Phnom Penh, Cambodia with Mongkol

By: leelefever on July 6, 2006 - 1:50am

Before we left Seattle, I had a call with a fellow Blogger named Beth Kanter who has strong ties with Cambodia. Beth has been a wonderful contact and hooked us up with a young Cambodian guy and blogger named Mongkol who is moving to the US in a month on a Fulbright scholarship and attending Boston College. Yesterday Mongkol was our gracious tour guide to Phnom Penh.

For those that may have seen what I said on a local news story, it was that guidebooks are great, but we’d prefer to meet locals who can give us another perspective on a city and our day with Mongkol did just that.  He said “So, do you want to be with the other barangs (foreigners), or go where Cambodians eat?” We left town to “eat boiled corn”.

After about 30 minutes of driving we arrived at a strip of restaurants right on the edge of a marsh.  This was no regular restaurant.  The kitchen was on the land, but the tables (sitting areas) and roof rambled out over the marsh for about 80 yards on bamboo stilts.  With every step, the floor bounced and swayed. Each little sitting area was square and included three hammocks and a bamboo mat.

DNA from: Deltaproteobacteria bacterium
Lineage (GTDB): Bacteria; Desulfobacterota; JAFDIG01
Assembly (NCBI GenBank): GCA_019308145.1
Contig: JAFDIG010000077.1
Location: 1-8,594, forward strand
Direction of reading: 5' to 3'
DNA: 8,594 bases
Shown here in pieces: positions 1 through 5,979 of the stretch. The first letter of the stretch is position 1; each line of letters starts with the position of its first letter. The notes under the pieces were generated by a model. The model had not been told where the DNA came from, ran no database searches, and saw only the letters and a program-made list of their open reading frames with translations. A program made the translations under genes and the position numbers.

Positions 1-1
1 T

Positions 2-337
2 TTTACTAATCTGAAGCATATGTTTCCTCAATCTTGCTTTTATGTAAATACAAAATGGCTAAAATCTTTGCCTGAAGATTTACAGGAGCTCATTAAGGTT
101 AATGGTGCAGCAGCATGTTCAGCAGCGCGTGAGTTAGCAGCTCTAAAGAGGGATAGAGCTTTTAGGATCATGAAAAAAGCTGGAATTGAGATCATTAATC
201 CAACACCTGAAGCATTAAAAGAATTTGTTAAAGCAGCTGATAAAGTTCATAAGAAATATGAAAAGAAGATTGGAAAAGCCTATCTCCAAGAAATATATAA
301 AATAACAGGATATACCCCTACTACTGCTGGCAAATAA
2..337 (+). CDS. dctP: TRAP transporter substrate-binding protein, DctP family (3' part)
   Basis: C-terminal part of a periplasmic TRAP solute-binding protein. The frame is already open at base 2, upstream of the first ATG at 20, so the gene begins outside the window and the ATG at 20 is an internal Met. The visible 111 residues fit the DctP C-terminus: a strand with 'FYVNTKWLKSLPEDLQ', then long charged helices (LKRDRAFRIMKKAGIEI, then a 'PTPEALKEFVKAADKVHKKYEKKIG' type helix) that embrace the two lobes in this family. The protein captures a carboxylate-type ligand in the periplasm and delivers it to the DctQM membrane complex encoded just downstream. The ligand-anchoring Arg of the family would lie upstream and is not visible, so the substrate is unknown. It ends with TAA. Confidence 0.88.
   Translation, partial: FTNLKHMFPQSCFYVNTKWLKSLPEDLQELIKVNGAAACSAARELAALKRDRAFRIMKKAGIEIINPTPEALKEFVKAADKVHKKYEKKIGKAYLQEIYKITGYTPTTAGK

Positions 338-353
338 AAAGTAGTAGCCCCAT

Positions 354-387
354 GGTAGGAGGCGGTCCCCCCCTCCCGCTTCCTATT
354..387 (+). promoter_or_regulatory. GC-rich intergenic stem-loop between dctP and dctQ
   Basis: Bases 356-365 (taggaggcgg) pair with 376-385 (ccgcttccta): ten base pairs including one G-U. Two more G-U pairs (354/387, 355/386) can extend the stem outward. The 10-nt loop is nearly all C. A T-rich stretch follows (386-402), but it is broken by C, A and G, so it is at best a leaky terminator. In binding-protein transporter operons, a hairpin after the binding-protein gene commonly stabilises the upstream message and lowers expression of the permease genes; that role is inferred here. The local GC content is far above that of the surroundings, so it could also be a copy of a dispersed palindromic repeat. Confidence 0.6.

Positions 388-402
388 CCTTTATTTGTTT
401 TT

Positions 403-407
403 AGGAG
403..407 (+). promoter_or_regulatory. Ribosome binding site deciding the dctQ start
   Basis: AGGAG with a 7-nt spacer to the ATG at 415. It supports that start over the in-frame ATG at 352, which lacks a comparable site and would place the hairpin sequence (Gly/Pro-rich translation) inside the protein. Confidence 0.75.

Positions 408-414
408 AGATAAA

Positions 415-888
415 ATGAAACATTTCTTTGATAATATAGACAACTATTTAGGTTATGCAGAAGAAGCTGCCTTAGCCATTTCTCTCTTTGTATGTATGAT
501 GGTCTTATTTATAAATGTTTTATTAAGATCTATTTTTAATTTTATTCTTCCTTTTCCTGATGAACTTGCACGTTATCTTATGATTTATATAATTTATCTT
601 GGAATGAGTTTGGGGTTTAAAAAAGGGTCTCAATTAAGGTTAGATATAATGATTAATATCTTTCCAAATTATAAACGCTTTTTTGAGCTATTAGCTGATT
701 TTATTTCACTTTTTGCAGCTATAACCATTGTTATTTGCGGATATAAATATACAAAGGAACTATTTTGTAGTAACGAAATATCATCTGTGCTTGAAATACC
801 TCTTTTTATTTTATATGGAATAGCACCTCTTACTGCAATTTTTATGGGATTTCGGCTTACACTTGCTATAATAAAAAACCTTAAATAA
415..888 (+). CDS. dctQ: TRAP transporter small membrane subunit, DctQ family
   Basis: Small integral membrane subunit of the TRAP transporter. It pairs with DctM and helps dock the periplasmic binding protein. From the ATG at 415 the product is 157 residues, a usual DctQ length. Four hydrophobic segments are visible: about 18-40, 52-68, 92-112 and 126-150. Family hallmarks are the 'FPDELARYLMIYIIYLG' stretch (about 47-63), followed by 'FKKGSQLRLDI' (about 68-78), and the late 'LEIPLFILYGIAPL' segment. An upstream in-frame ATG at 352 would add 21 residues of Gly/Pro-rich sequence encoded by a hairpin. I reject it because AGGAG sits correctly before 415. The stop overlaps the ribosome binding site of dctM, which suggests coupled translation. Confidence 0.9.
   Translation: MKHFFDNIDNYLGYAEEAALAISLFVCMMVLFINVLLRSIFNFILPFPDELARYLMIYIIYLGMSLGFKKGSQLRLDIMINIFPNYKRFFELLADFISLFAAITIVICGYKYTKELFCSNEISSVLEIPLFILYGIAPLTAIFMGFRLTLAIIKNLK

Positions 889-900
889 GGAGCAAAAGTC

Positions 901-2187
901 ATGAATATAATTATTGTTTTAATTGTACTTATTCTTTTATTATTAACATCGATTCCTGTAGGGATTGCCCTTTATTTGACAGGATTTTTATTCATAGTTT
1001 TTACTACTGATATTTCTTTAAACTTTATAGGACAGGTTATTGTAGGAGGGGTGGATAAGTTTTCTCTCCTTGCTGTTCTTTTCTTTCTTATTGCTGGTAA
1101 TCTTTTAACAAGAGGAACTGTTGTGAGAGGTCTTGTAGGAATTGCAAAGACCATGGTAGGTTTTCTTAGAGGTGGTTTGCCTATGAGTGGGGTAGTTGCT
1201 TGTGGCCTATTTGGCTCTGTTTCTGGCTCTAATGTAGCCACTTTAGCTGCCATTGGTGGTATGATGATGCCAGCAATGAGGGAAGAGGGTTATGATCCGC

The boiled corn and pickled radish was fine, but one part of the meal will always stick out in my mind- the boiled “baby duck” eggs.  Mongkol mentioned them on the way and I remember seeing something similar on the TV show Fear Factor (not a good sign).  He ordered a few eggs and I was on the fence as he explained that some are some eggs that are more “mature” then others. He opened the first egg and I couldn’t believe my eyes – it contained a baby duck with eyes, a bill, feathers and feet.  He didn’t say it, but I think it was more mature than he wanted too.  He ate it and I found myself doubting I would do the same.

In the end, the next egg was much less mature (much more amorphous than duck-like) and I ate the whole thing.  Truthfully, the taste was not bad at all, but the idea of eating a duck fetus was not a nice image – a vegetarian’s worst nightmare I'm sure.

We both think a lot of Mongkol and look forward to hearing about his experiences in the US, where we’re sure he’ll do well.  We appreciate so much the time he spent with us answering our myriad questions and introducing us to his Cambodia, baby ducks and all.

Syndicate content